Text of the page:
Saturday, 14 March 2009


Hope for Ireland
A welcome side-effect of the recent increase in immigration to this country has been the upsurge of black Pentecostal Churches which have sprung up over the last ten years. Many Irish towns and cities now have groups of mostly African people gathering together for fellowship and worship. The Irish Times magazine today ran a feature on this new phenomena visiting The Jesus Centre in Dublin, headquarters of the Redeemed Church of God, the largest of the African-led Pentecostal churches. The Redeemed church has 72 branches in 25 countries, while in Ireland there are an estimated 360 migrant-led churches spread throughout the country. Other denominational groups include Mountain Fire and Miracle Ministries and the Celestial Church of Christ, both part of a worldwide Pentecostal revival. The Times reporter observes ‘ Ireland is on the coat-tails of a global trend here. From the suburbs of Los Angeles to the streets of Guatemala City, Pentecostalism has been growing quicker than anyone can keep count; many think it may be the world’s fastest-growing religious movement.’ And this is all taking place in an Ireland where traditional church attendance has been in steady decline, Roman Catholic attendance dropped from a staggering figure of 87% in 1961 to below 50% in 2006.

Vibrant soulful worship
Some of the excesses of Pentecostal practise such as their emphasis on healing and the ‘prosperity gospel’ may not sit easily with the religious sensibilities of conservative Catholics, but their vibrant song-led worship and emphasis on a personal relationship with the Creator may be just the refreshing antidote to a traditional church often weighed down with moribund religious practise. It would not be the first time that ‘the foreigner’ has been used by God to shake this nation from its spiritual slumber. In a few days the national saint, Patrick will be commemorated, the slave-boy who returned to this island with the Good News of the Gospel. It’s a matter of opinion as to how rich Patrick’s legacy is to this day, as the pure and simple message preached by him seems to hark back to the early Christian witness rather than to the present mission of the traditional churches. Patrick’s message has been carried here by the Catholic church and the minority Protestant groups, however many would feel that these institutions have lost their way and became too entrenched in the political landscape to be of much ‘gospel’ use.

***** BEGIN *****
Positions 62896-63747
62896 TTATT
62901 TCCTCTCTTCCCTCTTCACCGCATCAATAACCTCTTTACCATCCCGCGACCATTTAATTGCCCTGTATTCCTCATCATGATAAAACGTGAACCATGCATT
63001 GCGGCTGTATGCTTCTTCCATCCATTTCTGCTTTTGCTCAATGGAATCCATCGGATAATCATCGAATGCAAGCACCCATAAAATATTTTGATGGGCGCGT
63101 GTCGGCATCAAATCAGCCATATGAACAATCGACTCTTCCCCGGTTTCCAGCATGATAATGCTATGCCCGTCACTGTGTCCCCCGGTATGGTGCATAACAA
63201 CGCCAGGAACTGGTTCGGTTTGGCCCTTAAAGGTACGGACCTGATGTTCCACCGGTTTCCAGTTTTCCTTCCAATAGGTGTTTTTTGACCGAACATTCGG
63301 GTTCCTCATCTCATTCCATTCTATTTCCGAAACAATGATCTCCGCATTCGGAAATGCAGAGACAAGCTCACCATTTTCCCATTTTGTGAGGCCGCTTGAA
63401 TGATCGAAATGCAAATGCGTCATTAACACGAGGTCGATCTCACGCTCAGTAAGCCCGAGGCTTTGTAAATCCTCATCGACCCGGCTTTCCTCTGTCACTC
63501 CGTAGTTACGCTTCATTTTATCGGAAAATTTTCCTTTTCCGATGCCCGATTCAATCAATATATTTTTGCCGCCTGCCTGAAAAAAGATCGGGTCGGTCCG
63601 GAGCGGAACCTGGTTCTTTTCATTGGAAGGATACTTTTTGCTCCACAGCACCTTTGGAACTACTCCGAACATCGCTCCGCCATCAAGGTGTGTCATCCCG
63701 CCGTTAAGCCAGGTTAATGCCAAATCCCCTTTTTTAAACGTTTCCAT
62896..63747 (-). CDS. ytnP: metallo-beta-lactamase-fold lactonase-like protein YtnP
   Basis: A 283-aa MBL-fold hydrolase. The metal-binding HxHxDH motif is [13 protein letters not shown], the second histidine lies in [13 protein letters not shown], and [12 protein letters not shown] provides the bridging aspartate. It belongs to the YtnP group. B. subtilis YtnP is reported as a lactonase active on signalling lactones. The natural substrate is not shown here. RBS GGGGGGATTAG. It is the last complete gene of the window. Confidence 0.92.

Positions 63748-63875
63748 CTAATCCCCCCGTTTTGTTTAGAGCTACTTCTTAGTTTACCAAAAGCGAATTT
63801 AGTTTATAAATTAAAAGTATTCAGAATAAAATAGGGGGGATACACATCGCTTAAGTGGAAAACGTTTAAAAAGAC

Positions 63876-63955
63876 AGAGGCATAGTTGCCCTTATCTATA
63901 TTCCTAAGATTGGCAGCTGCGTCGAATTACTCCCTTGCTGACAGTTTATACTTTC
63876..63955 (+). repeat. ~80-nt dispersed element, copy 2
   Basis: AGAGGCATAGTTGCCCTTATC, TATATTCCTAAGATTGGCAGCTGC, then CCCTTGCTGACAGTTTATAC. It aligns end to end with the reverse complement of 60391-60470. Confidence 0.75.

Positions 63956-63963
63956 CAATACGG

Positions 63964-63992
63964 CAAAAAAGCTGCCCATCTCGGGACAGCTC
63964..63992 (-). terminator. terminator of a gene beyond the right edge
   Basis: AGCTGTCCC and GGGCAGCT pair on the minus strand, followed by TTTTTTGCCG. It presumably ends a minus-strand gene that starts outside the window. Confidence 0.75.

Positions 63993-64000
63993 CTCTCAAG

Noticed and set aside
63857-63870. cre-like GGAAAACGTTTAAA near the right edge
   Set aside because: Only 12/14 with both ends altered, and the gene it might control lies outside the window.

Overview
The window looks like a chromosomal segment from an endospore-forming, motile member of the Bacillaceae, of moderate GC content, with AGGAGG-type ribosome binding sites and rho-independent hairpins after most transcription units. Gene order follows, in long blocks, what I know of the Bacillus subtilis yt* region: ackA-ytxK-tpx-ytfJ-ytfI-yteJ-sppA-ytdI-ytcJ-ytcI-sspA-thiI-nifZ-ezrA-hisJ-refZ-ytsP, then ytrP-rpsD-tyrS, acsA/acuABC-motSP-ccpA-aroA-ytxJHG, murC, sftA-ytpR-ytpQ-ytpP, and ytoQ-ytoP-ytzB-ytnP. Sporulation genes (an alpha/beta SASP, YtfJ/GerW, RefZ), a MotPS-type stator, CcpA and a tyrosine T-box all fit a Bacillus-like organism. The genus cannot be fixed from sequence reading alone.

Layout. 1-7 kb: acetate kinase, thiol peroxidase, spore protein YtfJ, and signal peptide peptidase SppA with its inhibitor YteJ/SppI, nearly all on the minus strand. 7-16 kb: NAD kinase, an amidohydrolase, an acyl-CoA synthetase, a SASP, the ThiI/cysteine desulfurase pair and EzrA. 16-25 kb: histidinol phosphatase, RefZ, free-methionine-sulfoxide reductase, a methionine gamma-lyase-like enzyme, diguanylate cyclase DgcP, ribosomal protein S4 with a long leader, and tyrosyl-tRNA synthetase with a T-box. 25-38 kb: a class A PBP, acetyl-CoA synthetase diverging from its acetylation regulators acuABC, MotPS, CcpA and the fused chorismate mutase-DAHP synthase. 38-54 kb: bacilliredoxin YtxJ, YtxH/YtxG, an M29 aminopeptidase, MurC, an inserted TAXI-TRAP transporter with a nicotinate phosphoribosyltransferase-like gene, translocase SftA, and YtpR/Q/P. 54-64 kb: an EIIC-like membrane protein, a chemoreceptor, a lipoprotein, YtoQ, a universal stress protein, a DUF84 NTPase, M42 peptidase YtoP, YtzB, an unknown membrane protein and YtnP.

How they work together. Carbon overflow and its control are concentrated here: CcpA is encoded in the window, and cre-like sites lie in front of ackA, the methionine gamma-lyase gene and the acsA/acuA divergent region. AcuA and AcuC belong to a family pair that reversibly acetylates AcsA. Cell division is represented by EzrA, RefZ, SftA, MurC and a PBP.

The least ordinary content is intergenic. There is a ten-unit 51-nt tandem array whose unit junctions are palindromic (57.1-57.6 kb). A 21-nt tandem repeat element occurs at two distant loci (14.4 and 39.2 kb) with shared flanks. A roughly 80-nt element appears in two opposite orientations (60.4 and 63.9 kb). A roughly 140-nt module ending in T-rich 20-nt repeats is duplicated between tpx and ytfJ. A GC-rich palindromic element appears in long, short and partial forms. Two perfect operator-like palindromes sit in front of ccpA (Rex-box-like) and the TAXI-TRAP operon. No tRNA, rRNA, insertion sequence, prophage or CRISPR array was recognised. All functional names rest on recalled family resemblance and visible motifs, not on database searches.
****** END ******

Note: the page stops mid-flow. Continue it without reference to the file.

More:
Our national Apostle
In the 1970’s there was a brief revival of New Testament Christianity as people from various backrounds ( this writer included) came under the sound of the Gospel and experienced the life-changing power of the New Birth as explained by Jesus in John’s gospel, chapter 3.Several new independent churches evolved at that time, as well as the Charismatic Movement which had a profound effect on many Catholics bringing them back to Christ and a fresh appreciation of the Bible. Also the ranks of older Protestant churches swelled as new Christians sought out places to fellowship and learn more of the Scriptures. Some Anglican churches , and Baptist and Brethren groups who embraced what God was doing at that time were revitalised by the influx of these newly converted believers. Perhaps today in these secularised times where people are faced with the uncertainty of the future and the supports of a more favourable economic era are unravelling, the Gospel may find a fresh and relevant expression through the witness of these new Black churches. The challenge for the new groups is to reach out to the indigenous Irish and share the Message beyond the confines of their own members. If they can do this we may well at a future time have occasion to celebrate their arrival among us with the same fervour as we pay to Patrick on the 17 th of March ! Certainly we need another Apostolic visitation to show us the way back to the True Path, where our worth is not determined by the Dow Jones or the latest Interest rate, but in the truth of our eternal destiny , created in the image of a Holy God. Our African brothers and sisters may yet bring more to this island than their skills and labour. As they live the lives purposed for them by the Lord, their witness can be a light in a dark place to which seeking hearts will be drawn.

Gerard O'Shea


Tony said...

Lets hope so!

Trevor said...

I have been thinking and praying about the effect of the Migrant church in Ireland on the Irish. Like you I believe God can greatly use these new members of our nation community to enrich our spiritual experience.Thank you for raising this issue and reminding us, as believers to support and welcome our new 'family' in Christ.